Ah, brows! Remember the time when being 'on fleek' wasn't really a thing? Various brow products of different formulas, pigments and finishes have risen to the market as part of the brow mania. And for a body part that's just supposed to keep sweat, dirt and other debris from falling into our eyes, our eyebrows really went through a whole cycle of changes through the years.
It's not just because of vanity, though. Brows significantly aid how we communicate and express our feeling and thoughts more than you think. Which makes the changes in how we wear them truly fascinating. So how does its evolution fall into the narrative of human history, at least in the last century? Let's take a look back below.
1920s to 1930s
A major shift in beauty started in the '20s when 'natural beauty' flew out the window and more extreme looks became preferable. This can be aligned with the flapper culture where women became more adverse to what was considered as conventional behaviour promoted at the time. Complementing their overly plucked brows were bob cuts and swished bangs that framed the face. It was a symbol of more liberty for women as compared to having typically long hair dressed in updos that signify social status. This continued until the '30s, but with a more exaggerated take. This is done by putting a darker pigment to accentuate the ultra-thin and theatrically arched brows women donned at the time.
A practical turn came in the '40s due to World War II. Women suited up to support wartime efforts and there was simply no room to follow outrageous beauty trends. Overplucked brows went out of trend and more women went au naturel, maybe just dabbing some Vaseline to keep their arches in place. Even celebrities embraced fuller brows at the time with a defining arch in the middle to create a groomed but still nonchalant look.
1950s to 1970s
Fast forward to another decade and brows that are full but now better groomed than they were in the '40s was all over beauty spreads, on television, and of course, the streets. Being the Golden Era of film, the '50s was when face-framing bolder brows from the likes of Marilyn Monroe and Audrey Hepburn rose in popularity. Then in the '60s, supermodels like Twiggy defined the look even more by matching her perfectly curved brows with spiky, fanned out lashes. It was a bit similar for brows in the '70s, where the likes of Donna Summer and Aretha Franklin wore theirs quite thin but definitely groomed.
The '80s have contributed a lot to today's fashion, being one of the most 'extra' when it comes to basically everything — from the colour palettes to the layers of clothing to the accessories. And when it comes to the beauty department, needless to say, it was as bold as the era's fashion. Floofed hair and barely groomed brows were all the rage during the time, as made popular by Madonna, Brooke Shields and Winona Ryder. It doesn't matter if it's full or thin as long as it embraces the natural shape of the arches. At the time, hair height was more important than getting sharply shaped brows.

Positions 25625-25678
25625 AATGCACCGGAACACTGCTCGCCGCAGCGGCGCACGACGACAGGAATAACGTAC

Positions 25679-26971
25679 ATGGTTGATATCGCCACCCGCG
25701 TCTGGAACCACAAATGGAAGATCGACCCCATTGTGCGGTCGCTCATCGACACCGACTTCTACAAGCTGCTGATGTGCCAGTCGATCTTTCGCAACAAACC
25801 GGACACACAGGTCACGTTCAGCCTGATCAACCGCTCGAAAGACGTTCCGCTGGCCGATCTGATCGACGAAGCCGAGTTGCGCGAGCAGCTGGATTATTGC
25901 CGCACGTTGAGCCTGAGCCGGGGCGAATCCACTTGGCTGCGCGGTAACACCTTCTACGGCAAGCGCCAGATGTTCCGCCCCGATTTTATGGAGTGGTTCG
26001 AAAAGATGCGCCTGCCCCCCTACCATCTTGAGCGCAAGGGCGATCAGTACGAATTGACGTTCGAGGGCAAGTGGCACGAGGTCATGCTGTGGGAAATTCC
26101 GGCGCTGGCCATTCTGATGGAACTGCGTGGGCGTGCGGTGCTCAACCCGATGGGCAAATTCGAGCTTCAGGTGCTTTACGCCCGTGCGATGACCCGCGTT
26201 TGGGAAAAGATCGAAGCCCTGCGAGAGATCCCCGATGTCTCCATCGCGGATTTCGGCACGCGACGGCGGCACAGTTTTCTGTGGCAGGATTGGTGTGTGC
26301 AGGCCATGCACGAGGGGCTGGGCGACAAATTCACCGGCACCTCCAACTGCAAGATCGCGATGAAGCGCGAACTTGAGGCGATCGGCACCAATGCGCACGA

The '90s was when being laidback got meshed with technologically mediated progress, making it a truly remarkable time although probably not in the beauty arena. Sure, we can all bask in the glory of glitter hair clips and chunky bangles that are levelled up versions of accessories that were popular during the '80s, but the brow game in this decade is something that we just want to forget. In contrast to the '80s, brows were barely there. Many of those who overplucked theirs are still waiting for them to grow back.
The 2000s may have been a great improvement when it comes to the brow game, but it's not exactly a major turnaround from to the '90s. Despite the growing popularity of a more natural style in filling them in, overplucking was still a massive trend, even extending to shortening the brows for more flexibility when it comes to choosing what brow tail style you'd prefer for the day. Sure, it may have been fun to choose and draw in brows the way you want to, but overplucking is still a major no in our book and we're glad we've moved past this beauty era.
2010 to present
And now we've finally caught up with the present. Through the journey of looking back into brow history, it's safe to say that there's no decade besides our current generation that's made brows a major focal point. Now, there's almost every product and service imaginable dedicated to brow grooming to ensure fuller, shaped-to-perfection and "on fleek" brows as inspired by personalities like Cara Delevigne and Kim Kardashian. Even "brow skills" are now a significant aspect of makeup artistry and will surely go down as that time in history where brows have become a cultural phenomenon.
(Illustrations by Tisha Esquejo)
Next, read up on fashion history as we share the origin of the t-shirt and why it became a wardrobe staple.